Measuring Ultraviolet Sensitivity of New Detectors: Capability Development for the NASA Planetary Instrument Definition and Development Program, 15-R8234
Michael W. Davis
Thomas G. Greathouse
Kurt D. Retherford
Gregory S. Winters
Inclusive Dates: 06/27/11 – 10/27/11
Background — SwRI has a nearly 20-year history of building ultraviolet spectrographs for NASA sounding rocket and satellite payloads. Every one of these successful instruments contained a core detector consisting of a microchannel plate (MCP) stack operated at high voltages of 4,000 to 5,000 V. The dependence on high voltages means building a custom high-voltage power supply for each instrument, adding undesirable mass, cost and complexity to the design.
A leading manufacturer of astronomical sensors is developing CMOS detectors that are sensitive down to EUV wavelengths without the use of an MCP or high voltage. Their detectors, while still in the prototype stage, have greater than 40 percent sensitivity to light at wavelengths as short as 200 nm. However, this manufacturer lacks the test capability to measure the sensitivity of these CMOS detectors at shorter wavelengths (100 to 200 nm) of high scientific interest to our UV group.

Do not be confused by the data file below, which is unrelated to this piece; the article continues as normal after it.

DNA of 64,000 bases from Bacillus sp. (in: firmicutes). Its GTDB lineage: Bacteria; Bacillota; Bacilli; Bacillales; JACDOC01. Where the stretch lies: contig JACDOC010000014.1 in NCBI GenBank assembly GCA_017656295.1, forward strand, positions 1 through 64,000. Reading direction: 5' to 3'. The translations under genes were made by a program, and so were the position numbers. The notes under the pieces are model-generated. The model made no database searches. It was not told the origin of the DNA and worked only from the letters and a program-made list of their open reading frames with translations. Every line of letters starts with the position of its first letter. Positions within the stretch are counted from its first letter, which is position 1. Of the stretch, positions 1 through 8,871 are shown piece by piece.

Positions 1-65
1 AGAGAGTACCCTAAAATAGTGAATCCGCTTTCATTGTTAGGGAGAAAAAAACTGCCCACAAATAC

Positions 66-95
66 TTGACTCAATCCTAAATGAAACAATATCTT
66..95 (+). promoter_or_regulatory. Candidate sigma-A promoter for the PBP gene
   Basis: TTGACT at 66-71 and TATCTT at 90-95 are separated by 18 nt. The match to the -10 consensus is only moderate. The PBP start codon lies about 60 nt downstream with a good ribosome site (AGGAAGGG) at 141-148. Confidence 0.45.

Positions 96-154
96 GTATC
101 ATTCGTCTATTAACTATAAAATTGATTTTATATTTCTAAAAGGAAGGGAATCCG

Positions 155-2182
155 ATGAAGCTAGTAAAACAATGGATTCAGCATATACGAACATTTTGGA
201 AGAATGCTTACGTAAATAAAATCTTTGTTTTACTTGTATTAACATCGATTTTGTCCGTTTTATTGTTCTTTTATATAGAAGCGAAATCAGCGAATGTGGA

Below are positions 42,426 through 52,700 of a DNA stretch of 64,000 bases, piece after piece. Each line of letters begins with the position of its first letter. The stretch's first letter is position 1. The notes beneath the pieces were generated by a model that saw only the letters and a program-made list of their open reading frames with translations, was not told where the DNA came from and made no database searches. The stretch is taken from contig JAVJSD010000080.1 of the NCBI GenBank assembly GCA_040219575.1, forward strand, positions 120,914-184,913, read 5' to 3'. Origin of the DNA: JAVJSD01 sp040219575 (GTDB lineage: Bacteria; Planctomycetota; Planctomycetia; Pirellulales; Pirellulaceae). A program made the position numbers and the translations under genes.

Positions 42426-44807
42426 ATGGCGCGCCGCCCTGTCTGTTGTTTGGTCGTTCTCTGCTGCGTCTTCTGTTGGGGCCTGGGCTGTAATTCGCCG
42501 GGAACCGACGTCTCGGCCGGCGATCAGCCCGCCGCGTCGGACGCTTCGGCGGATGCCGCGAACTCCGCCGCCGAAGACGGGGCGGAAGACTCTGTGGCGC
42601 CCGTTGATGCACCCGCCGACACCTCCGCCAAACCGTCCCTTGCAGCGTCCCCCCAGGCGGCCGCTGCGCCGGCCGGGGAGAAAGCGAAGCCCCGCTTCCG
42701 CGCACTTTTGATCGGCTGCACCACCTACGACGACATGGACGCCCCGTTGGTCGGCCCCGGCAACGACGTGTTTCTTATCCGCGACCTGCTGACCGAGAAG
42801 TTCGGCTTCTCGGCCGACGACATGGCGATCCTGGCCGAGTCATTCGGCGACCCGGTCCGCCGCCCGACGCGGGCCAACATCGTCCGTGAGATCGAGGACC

Approach — The main objective of this experiment was to verify the vacuum ultraviolet sensitivity of the silicon detectors. This measurement was made by directing a known intensity of ultraviolet light at discrete wavelengths onto the test detectors and reading out the resulting photocurrent. The sensitivity of the detector to light of the given wavelength was then calculated from the intensity and wavelength of the input light and the active area of the test detector.
Accomplishments — SwRI demonstrated that the detectors are sensitive to UV light at levels ranging from 9 to 22 percent at 1216 Â to 20 to 40 percent at 1600 Â. These detectors meet the initial criteria of 10 percent sensitivity in the vacuum UV for their use in future spaceflight instrument concepts. Indeed, approximately 40 percent sensitivity at 1600 Â greatly exceeded expectations for the potential suitability of these devices for SwRI UV studies. Further development and UV-optimization of these devices are warranted.